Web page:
girl - lyrics - boy

This week has been heavily focused on survival.  The Man was away for work and, I admit, I don't operate well being the sole parent twenty four hours a day.  I need breaks and ample time doing my own child-free things.  I like my roller derby practices.  I like time to read.  I need my introvert alone time for good mental health.  Children, bless their little hearts, are sweet little time consumers and will try to be the center of my attention every moment of the day given the chance.

Unless they're around their friends.  And then they want me to back off and, for the love of it all, Stop. Taking. Pictures.

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Today is audition day for girl child.  While I'm not surprised that she has chosen Worst Pies in London from Sweeney Todd for her piece, I am a little flabbergasted at how challenging it is.  It's all disjointed melody and post-modernist absurdity.  It's also funny as hell.  I love Mrs. Lovett.  Girl child has spent hours and hours practicing her one minute clip.

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One is willing to work very hard, it seems, without any prodding and pushing from one's mother when it is what one wants.  It's true.  Intrinsic motivation.  Beautiful stuff. 

Though I would never say that this is it, forever, this theatre thing for girl child, but right now it's bloody brilliant that she knows herself well enough to be able to articulate what she wants and has worked to overcome the difficult parts in order to follow this passion of hers.  Not all of us are lucky enough to have such definable goals.

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Oh, now, don't go feeling sorry for the boy.  There is tons of things he loves to do.  His biggest problem is there is only so much time in every day to do EVERYTHING and he wants me to help him do it.

It's really only a problem for him when the support staff, aka mom, just wants to sit down for twenty minutes and read a book.

These are good problems.

Now to help girl child put the polish on her ridiculously difficult audition piece and prepare myself to keep a calm, supportive expression while completely panicking on this inside.  You know, stage mom stuff.  And I need to make some meat pies for our post audition celebration.



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2014 - Happy 10th Birthday baby!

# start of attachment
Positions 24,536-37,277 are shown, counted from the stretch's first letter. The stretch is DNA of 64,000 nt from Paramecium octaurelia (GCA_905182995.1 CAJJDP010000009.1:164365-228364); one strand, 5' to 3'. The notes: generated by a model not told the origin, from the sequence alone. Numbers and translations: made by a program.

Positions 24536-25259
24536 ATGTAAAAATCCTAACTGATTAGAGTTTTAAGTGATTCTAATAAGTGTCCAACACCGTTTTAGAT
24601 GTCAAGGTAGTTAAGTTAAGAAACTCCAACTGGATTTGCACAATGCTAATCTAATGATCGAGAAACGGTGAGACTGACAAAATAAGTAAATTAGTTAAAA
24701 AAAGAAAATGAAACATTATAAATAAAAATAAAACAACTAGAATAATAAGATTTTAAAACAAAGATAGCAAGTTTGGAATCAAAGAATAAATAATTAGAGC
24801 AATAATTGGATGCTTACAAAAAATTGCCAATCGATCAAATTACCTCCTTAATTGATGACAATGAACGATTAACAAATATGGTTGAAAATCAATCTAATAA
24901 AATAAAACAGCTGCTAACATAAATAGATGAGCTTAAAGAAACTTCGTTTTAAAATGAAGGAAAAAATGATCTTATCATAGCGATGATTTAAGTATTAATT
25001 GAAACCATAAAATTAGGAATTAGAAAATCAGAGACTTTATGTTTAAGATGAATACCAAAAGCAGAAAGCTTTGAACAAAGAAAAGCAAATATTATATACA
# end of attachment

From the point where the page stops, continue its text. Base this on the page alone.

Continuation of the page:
lamp of epic

It's not always easy to engage boy child in a craft. But, I've discovered, toys + hot glue + spray paint is an irresistible combination.

We always have a few toys from the thrift store laying about.

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The lamp was also purchased at the thrift store for a few dollars.

Below is boy child's pondering face.  Each toy was placed carefully with great thought put into balance and overall aesthetics. 

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Spray paint found on sale at the hardware last week.

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And together they make boy child's lamp of epic-ness. 

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fox mask

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Today I got to put a few final touches on this little paper mache fox mask I made.  I wanted shiny fixative and I think I've got it.  It was boy child's idea that we all dress up around the house to compliment our Into the Woods life-is-theatre theme.  This was my first attempt at an actual paper mache mask.  Fairly mixed results, I think.  The curled ear did not please me, but it is strong and lightweight.  Next time I will probably use a thicker cardboard base; this this one I only used cardstock.  I can't say much about my painting, but, hey, you win some, you lose some.  The important part is to not look back and move on to the next project.

Speaking of paper mache, it was very sad for me to learn that my local library could not actually bring in a copy of Jonni Good's How to Make Masks book.  Still, I'm so very grateful to Jonni Good for her excellent video tutorials and all the fantastic information she shares online.  Bless the sharers.  Seriously, free tutorials - people sharing information on making, using, hacking, eating, listening, inspiring - helps me feel optimistic about humanity.  Thank you Internet freebies for restoring my faith in people.